Christian Comic Arts Society

A Network of Christian Fellowship for Comics Fans, Pros, and Amateurs

Hey Jesus freaks,

I recently discovered Comixology, and have bought a few online comics from their site. I've been pleased with the experience of reading a comic on my computer, but even more pleased with the price. If I buy a comic at the comic store, then by the time shipping and retail has been added it costs me just over $8 to buy a comic here in Australia. If I buy the same comic online it costs me $4, often even $2! Half or a quarter of the price of a physical comic from the shop.

I'm seriously contemplating buying most of my comics as downloads from now on, but I am wondering about whether it will affect the industry in a positive or negative light. I don't have a lot of economic smarts, so I don't know what the effects of more sales online will be, apart from the obvious effect of a lot of retail comic stores losing business, and printers losing business.

SO... all you comic guys out there with some knowledge about this sort of thing, please impart your knowledge/opinion here; what will be the long-term effects of buying a download rather than a paperback comic, and will the ramifications be mostly positive or mostly negative?

Do any of you guys buy download versions as well? I still love a physical comic that I can flip through, but maybe that is just due to nostalgia.

Thoughts?

Views: 150

Reply to This

Replies to This Discussion

I approach this issue from a creator perspective - I love having digital as an option!

I have comics available on Graphicly ( Araknid Kid ) and interactive children's books published digitally ( like this one ) and it's a super cost-effective way to get work out and earn income. And it's quick! I can be done with a book, and have it 24 hours later.

I like buying digital as I think it's a way of "try-before-you-buy". If I really like something, then I'd go get the physical copy. I still prefer flipping through something than viewing on a screen (particularly Trades/Graphic Novels).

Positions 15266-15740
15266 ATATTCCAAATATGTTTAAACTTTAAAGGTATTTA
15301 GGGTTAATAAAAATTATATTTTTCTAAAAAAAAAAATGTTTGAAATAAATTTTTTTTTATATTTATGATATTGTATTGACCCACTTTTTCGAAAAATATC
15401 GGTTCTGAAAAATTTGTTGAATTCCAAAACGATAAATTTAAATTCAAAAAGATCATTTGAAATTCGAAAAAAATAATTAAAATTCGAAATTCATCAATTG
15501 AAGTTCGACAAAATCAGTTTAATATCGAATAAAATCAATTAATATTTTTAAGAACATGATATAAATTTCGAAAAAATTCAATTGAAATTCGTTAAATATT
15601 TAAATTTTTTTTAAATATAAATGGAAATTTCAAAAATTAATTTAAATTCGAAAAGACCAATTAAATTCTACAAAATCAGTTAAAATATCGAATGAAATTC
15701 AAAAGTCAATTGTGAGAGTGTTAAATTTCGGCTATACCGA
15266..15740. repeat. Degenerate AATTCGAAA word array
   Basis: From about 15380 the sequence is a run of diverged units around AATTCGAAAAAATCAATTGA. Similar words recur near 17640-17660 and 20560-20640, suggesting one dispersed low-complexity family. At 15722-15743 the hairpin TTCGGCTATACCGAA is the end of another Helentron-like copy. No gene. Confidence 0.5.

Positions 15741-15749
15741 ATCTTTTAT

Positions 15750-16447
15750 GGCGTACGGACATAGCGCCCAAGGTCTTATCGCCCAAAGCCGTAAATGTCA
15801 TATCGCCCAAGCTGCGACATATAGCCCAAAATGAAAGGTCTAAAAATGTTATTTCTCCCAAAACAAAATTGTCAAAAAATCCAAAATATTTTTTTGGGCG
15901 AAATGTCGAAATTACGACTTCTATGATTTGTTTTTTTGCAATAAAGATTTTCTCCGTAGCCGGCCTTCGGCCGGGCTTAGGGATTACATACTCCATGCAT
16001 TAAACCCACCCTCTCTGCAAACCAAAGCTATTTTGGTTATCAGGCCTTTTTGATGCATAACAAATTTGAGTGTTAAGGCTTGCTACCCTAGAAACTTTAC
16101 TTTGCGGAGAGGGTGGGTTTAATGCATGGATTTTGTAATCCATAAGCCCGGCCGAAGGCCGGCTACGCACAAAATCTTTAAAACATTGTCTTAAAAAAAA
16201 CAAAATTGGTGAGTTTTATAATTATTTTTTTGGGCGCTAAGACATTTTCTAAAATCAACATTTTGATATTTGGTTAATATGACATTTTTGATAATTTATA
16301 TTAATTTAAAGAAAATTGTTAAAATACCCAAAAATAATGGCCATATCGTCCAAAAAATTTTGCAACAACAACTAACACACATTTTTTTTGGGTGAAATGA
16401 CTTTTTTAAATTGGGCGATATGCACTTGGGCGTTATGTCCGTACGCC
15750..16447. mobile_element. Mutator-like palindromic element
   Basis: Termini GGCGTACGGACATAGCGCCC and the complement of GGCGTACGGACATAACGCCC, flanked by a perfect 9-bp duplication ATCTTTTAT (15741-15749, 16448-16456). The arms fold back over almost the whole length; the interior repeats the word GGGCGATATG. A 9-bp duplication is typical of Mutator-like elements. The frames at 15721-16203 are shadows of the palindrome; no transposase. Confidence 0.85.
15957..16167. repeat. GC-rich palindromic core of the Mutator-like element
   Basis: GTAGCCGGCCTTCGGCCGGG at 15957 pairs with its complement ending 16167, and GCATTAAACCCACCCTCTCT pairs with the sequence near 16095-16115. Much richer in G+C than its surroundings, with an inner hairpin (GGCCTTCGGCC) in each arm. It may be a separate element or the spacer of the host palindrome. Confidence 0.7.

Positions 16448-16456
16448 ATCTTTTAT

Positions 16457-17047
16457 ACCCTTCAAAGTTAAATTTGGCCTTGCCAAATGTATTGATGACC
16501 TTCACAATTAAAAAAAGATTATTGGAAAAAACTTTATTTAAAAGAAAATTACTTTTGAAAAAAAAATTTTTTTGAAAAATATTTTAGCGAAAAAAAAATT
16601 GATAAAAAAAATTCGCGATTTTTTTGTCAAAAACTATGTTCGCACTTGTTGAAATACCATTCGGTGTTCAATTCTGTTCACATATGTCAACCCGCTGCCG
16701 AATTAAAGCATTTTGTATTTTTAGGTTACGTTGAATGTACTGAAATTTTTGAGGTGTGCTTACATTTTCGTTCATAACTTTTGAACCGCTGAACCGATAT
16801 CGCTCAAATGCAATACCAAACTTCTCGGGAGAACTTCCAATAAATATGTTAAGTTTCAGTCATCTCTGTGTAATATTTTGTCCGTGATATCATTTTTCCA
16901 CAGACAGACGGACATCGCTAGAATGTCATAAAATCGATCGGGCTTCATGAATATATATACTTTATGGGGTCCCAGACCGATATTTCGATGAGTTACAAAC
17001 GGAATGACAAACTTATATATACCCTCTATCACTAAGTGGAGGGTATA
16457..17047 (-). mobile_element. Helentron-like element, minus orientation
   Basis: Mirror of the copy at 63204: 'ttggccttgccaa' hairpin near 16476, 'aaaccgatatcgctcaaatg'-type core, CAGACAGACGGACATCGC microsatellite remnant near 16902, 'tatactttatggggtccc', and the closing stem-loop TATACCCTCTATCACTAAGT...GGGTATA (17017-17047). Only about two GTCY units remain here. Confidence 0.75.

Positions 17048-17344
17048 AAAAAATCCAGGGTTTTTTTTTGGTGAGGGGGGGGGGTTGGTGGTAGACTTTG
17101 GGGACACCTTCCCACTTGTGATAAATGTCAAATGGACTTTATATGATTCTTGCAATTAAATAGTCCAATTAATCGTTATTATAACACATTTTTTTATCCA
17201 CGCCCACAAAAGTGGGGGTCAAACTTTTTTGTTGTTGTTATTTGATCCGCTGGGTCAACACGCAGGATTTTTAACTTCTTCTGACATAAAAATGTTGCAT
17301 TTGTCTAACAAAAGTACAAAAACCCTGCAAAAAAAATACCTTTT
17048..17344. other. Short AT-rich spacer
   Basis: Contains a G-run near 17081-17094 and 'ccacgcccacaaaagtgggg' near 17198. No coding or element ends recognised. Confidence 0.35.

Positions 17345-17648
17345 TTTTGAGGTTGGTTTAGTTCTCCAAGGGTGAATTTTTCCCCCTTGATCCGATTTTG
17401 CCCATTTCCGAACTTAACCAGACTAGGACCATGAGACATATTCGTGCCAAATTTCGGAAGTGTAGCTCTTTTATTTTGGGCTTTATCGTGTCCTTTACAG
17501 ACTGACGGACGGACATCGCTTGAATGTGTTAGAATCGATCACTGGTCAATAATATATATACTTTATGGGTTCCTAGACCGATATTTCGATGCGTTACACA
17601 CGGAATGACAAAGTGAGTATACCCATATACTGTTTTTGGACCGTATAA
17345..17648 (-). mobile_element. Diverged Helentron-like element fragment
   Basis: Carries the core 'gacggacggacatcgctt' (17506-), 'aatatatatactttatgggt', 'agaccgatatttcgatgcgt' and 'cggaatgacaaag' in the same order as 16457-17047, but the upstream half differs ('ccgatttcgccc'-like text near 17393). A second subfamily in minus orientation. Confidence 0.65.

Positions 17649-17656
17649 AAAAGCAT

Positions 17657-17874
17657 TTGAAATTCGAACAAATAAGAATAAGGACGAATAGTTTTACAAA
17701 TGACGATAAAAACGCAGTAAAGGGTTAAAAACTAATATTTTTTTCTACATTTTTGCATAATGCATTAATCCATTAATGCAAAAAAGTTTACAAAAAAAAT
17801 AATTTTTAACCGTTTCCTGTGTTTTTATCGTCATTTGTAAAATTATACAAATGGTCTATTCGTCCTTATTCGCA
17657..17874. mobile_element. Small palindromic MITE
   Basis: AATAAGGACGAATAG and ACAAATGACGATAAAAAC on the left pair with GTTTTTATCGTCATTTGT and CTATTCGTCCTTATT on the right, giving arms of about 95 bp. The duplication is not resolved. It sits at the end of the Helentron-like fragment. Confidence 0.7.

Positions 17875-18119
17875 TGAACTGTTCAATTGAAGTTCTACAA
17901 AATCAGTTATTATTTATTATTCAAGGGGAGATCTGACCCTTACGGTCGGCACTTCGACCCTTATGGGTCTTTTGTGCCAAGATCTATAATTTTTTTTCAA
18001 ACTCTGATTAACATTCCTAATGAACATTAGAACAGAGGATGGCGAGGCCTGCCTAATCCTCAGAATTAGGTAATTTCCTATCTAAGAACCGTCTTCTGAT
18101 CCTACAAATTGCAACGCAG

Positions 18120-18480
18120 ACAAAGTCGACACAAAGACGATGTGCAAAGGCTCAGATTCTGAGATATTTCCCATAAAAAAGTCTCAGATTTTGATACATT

I think this trend will encourage innovation on the print side of things - motivating printers/designers to play with look/feels of a book in an attempt to make them "bookshelf" worthy. I've seen some fun stuff done with regular novels - like making the book look and feel like an old journal.

 

It's only a matter of time before ALL publishing goes digital. Cost, of course, is a major advantage for both the creator and the publisher, but also the whole "going green" nonsense is also a huge factor.

I am very wary of digital publishing, and a bit sad over it.

I intend to hold out as long as possible for two reasons...

  1. I love print. I love the smell of the paper, and the weight of the book in my hand. (There is definitely a different weight experience between reading "Animal Farm" and "The Rise And Fall Of The Third Reich".) ...Also, the printed word gives that word an added value. If my original copies of of the X-Men's "Dark Phoenix Saga" get damaged- or even my graphic novel reprint- then I have lost it's value. (Not to mention the thing itself.) It is a loss which is why I take great attention in caring for it. But if I have a digital copy, I can reproduce as many as I want, and even decoupage my bathroom walls with it for all I care. ...Plus, few things warm my heart like the sight of a well stocked, and well cared for book case.
  2. As with all digital media, it can be easily edited. Revisionism is a serious concern. Who's to say the distributor of a digital Bible won't revise some language- say, to make it more gender neutral- and automatically update it on your device when you plug in next? Who will notice? In short, digital publishing is less permanent, and severely susceptible to editing, and rewriting. With the printed word, what is there is there- at least for that edition- and the ability to fact check or reference previous editions is solid.